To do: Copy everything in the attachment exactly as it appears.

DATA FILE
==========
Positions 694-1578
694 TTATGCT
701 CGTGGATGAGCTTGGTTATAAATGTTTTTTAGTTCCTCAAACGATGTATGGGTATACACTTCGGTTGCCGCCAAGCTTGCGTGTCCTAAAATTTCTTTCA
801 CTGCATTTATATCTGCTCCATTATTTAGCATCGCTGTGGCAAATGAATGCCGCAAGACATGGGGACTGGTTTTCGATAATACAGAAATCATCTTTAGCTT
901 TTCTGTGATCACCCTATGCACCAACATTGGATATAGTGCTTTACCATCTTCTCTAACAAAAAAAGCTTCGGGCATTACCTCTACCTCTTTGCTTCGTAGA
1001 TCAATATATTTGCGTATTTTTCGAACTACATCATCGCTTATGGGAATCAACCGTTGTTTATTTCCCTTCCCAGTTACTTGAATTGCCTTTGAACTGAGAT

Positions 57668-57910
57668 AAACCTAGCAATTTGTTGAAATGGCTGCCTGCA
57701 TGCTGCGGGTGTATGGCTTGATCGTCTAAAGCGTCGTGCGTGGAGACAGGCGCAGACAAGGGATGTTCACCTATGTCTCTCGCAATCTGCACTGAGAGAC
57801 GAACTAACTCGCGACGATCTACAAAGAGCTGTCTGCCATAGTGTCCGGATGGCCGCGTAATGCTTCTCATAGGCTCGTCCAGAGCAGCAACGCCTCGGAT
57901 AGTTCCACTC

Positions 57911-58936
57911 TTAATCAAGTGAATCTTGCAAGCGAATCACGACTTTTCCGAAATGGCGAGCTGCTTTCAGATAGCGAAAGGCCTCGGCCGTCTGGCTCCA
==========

Positions 694-1578
694 TTATGCT
701 CGTGGATGAGCTTGGTTATAAATGTTTTTTAGTTCCTCAAACGATGTATGGGTATACACTTCGGTTGCCGCCAAGCTTGCGTGTCCTAAAATTTCTTTCA
801 CTGCATTTATATCTGCTCCATTATTTAGCATCGCTGTGGCAAATGAATGCCGCAAGACATGGGGACTGGTTTTCGATAATACAGAAATCATCTTTAGCTT
901 TTCTGTGATCACCCTATGCACCAACATTGGATATAGTGCTTTACCATCTTCTCTAACAAAAAAAGCTTCGGGCATTACCTCTACCTCTTTGCTTCGTAGA
1001 TCAATATATTTGCGTATTTTTCGAACTACATCATCGCTTATGGGAATCAACCGTTGTTTATTTCCCTTCCCAGTTACTTGAATTGCCTTTGAACTGAGAT

Positions 57668-57910
57668 AAACCTAGCAATTTGTTGAAATGGCTGCCTGCA
57701 TGCTGCGGGTGTATGGCTTGATCGTCTAAAGCGTCGTGCGTGGAGACAGGCGCAGACAAGGGATGTTCACCTATGTCTCTCGCAATCTGCACTGAGAGAC
57801 GAACTAACTCGCGACGATCTACAAAGAGCTGTCTGCCATAGTGTCCGGATGGCCGCGTAATGCTTCTCATAGGCTCGTCCAGAGCAGCAACGCCTCGGAT
57901 AGTTCCACTC

Positions 57911-58936
57911 TTAATCAAGTGAATCTTGCAAGCGAATCACGACTTTTCCGAAATGGCGAGCTGCTTTCAGATAGCGAAAGGCCTCGGCCGTCTGGCTCCA